Winding Down the Year by Winding Down Myself

So, I’m trying something new today. I’m posting this message for only my followers and I’m not scheduling it for an optimum time. I’m not going to edit it either, so mistakes are coming. I think I feel safest admitting things to you followers and in a lot of ways, you know me when it comes to this porn addiction thing better than most of the real people in my life.

I’ve posted every day on this site, even if it has been a guest post, since mid-September. Prior to that, I had taken a long hiatus, and prior to that, my posting was intermittent. I posted 27 times between January 1 and September 17. Since then, today will make 78.

Along with that, I did a lot of final work on my book, have marketed the hell out of it and recorded over 40 hours of podcasts and radio interviews. I also built my LinkedIn connection list to nearly 1200 medical/mental health professionals, which took a long time and I still try to find time to visit a couple of porn addiction/partner forums on the Internet at least every other day. And as I mentioned the other day, after a book comes out, there’s a spike in email that must be answered.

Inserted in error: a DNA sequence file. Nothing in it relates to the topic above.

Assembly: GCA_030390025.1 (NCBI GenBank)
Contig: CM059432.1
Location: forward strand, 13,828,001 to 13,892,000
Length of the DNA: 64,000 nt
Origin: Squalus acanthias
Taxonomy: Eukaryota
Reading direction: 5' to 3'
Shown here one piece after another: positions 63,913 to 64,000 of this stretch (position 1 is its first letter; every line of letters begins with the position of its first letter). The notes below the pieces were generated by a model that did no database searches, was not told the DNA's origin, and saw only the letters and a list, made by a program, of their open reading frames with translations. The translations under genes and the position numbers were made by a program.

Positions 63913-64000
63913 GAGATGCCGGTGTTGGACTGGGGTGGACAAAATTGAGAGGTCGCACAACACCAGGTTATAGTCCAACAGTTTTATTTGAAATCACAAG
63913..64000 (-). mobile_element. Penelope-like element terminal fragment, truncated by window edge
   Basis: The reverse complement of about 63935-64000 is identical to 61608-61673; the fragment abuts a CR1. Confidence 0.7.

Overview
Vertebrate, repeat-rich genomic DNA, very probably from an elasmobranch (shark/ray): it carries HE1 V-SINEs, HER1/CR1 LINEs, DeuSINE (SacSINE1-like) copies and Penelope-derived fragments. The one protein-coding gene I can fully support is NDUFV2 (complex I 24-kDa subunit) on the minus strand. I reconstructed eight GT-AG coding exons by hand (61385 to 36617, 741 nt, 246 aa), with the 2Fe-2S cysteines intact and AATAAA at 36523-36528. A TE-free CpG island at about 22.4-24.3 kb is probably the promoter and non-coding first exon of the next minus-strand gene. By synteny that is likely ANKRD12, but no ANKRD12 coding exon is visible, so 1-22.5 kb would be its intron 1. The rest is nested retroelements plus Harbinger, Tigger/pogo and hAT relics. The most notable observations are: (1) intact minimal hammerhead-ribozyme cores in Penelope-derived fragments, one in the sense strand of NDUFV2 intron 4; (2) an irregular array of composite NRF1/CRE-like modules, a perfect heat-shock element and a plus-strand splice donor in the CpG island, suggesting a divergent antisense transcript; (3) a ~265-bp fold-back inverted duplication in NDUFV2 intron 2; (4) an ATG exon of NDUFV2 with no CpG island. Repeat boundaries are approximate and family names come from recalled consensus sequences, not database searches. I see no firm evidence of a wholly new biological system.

I think I’m writing all this not to impress you, but to justify to myself that it’s time to take a week or two off. I love how my stats in both hits and visitors have exploded over the last few months, but those numbers don’t pay the bills.

I also know that while a podcast appearance may sell a couple books, I’m not exactly writing casual reading books. You need to have a specific problem, then you need to find my book, then you need to decide it’s worth plunking down the money. There is something draining in telling the exact same stories over and over and over and over. So, while I’m keeping my appointments for podcasts tomorrow and Monday, I cleared my schedule for the next three weeks of recording. Some of the ones that are recorded will still appear, so it’s not like there will be complete radio silence.